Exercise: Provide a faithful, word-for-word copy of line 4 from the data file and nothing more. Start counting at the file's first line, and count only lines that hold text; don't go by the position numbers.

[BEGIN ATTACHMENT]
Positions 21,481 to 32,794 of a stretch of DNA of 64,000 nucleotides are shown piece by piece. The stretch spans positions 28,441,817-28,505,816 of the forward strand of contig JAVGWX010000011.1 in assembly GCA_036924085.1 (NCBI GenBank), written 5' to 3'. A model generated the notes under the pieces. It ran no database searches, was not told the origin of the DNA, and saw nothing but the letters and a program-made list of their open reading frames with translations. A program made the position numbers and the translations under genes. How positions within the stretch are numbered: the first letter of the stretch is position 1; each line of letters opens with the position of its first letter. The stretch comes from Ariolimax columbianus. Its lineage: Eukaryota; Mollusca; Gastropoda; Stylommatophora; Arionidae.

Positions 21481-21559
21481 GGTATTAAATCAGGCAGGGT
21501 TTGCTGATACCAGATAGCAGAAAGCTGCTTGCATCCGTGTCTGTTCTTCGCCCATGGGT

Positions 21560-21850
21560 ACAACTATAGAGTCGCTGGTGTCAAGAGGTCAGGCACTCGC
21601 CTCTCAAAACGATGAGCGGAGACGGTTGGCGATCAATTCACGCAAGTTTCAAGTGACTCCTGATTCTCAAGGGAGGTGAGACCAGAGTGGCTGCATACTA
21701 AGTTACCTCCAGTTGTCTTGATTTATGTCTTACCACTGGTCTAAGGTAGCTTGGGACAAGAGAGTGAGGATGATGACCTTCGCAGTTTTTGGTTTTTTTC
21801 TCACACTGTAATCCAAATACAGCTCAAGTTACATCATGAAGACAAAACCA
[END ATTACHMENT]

21501 TTGCTGATACCAGATAGCAGAAAGCTGCTTGCATCCGTGTCTGTTCTTCGCCCATGGGT